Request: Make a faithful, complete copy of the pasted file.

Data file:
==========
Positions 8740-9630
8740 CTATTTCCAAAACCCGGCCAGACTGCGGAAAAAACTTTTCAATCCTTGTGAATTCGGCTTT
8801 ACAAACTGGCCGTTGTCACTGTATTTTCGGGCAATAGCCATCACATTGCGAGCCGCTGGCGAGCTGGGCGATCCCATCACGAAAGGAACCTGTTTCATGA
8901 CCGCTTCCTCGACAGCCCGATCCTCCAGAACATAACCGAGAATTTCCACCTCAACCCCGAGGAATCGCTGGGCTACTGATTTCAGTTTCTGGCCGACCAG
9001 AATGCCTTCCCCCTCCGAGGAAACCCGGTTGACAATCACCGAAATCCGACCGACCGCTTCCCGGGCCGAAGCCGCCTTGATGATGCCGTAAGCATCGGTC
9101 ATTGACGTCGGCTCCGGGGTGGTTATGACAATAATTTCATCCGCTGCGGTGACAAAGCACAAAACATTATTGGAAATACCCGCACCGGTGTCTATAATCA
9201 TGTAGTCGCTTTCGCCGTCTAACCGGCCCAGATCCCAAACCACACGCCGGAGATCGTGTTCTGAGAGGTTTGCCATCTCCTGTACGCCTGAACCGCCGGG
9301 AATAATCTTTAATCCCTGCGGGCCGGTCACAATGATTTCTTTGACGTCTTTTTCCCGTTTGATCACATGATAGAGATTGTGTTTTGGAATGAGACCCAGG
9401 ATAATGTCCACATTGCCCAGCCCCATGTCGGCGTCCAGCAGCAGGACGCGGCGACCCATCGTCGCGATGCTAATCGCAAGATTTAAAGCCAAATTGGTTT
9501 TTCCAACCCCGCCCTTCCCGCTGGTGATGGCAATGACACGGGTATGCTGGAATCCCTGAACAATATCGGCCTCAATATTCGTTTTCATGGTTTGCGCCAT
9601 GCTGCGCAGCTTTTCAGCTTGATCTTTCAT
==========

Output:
Positions 8740-9630
8740 CTATTTCCAAAACCCGGCCAGACTGCGGAAAAAACTTTTCAATCCTTGTGAATTCGGCTTT
8801 ACAAACTGGCCGTTGTCACTGTATTTTCGGGCAATAGCCATCACATTGCGAGCCGCTGGCGAGCTGGGCGATCCCATCACGAAAGGAACCTGTTTCATGA
8901 CCGCTTCCTCGACAGCCCGATCCTCCAGAACATAACCGAGAATTTCCACCTCAACCCCGAGGAATCGCTGGGCTACTGATTTCAGTTTCTGGCCGACCAG
9001 AATGCCTTCCCCCTCCGAGGAAACCCGGTTGACAATCACCGAAATCCGACCGACCGCTTCCCGGGCCGAAGCCGCCTTGATGATGCCGTAAGCATCGGTC
9101 ATTGACGTCGGCTCCGGGGTGGTTATGACAATAATTTCATCCGCTGCGGTGACAAAGCACAAAACATTATTGGAAATACCCGCACCGGTGTCTATAATCA
9201 TGTAGTCGCTTTCGCCGTCTAACCGGCCCAGATCCCAAACCACACGCCGGAGATCGTGTTCTGAGAGGTTTGCCATCTCCTGTACGCCTGAACCGCCGGG
9301 AATAATCTTTAATCCCTGCGGGCCGGTCACAATGATTTCTTTGACGTCTTTTTCCCGTTTGATCACATGATAGAGATTGTGTTTTGGAATGAGACCCAGG
9401 ATAATGTCCACATTGCCCAGCCCCATGTCGGCGTCCAGCAGCAGGACGCGGCGACCCATCGTCGCGATGCTAATCGCAAGATTTAAAGCCAAATTGGTTT
9501 TTCCAACCCCGCCCTTCCCGCTGGTGATGGCAATGACACGGGTATGCTGGAATCCCTGAACAATATCGGCCTCAATATTCGTTTTCATGGTTTGCGCCAT
9601 GCTGCGCAGCTTTTCAGCTTGATCTTTCAT